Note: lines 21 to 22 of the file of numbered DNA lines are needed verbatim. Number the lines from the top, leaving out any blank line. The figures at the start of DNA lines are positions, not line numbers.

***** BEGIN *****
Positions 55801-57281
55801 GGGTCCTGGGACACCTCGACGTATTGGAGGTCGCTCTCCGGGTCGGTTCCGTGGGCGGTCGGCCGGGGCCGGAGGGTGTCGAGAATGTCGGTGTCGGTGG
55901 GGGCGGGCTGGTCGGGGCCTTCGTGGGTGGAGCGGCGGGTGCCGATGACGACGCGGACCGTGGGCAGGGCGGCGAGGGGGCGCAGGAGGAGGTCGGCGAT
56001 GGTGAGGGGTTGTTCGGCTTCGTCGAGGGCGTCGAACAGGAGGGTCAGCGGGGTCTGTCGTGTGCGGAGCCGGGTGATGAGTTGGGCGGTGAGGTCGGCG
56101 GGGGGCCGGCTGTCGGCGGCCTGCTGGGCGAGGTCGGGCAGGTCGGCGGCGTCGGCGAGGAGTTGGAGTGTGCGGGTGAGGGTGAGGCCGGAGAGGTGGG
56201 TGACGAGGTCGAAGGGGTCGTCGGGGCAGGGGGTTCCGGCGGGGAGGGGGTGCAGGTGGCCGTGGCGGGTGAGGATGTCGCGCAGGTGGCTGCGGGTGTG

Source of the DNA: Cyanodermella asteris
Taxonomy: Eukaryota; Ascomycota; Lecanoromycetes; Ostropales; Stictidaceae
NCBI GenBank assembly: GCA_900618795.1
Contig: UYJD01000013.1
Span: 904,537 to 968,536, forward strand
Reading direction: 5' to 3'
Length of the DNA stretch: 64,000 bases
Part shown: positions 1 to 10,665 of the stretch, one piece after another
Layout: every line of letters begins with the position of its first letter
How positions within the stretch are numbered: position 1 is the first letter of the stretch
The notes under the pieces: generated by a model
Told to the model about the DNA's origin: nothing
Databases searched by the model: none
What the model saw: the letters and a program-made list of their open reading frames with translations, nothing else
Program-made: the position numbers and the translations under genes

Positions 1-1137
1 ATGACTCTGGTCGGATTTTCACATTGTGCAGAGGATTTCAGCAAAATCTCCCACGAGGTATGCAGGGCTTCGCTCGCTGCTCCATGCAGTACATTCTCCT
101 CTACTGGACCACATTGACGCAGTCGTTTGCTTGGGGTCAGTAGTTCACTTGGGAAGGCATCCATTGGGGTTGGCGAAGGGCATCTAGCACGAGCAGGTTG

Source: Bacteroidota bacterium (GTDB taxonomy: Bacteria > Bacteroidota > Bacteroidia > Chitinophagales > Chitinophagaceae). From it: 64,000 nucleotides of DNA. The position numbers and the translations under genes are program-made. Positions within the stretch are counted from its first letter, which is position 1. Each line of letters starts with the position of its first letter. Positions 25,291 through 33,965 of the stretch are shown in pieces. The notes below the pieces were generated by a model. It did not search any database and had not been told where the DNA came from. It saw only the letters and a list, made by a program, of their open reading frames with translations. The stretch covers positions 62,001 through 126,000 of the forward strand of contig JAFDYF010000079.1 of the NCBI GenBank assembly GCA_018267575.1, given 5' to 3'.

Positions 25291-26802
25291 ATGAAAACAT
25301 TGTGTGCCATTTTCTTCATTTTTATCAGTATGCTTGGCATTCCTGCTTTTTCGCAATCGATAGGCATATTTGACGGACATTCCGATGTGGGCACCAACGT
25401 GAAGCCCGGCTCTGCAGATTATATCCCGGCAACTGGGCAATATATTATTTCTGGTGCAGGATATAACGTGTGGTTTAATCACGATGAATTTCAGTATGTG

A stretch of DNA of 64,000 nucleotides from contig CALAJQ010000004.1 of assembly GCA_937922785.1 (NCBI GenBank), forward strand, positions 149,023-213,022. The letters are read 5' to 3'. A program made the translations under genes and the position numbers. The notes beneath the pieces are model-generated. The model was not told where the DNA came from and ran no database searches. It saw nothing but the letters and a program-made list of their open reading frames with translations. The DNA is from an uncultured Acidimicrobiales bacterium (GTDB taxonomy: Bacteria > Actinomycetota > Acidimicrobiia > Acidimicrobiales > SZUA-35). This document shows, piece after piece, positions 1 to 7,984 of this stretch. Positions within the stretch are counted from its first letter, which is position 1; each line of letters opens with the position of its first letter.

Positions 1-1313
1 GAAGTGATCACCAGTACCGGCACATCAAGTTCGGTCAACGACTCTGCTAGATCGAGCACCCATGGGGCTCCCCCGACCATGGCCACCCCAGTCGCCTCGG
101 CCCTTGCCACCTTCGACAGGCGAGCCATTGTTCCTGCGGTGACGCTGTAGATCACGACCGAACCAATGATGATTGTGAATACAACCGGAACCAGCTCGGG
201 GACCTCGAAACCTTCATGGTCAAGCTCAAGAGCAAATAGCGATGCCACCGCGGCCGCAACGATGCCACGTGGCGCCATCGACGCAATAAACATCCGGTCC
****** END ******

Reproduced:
Program-made: the position numbers and the translations under genes

Positions 1-1137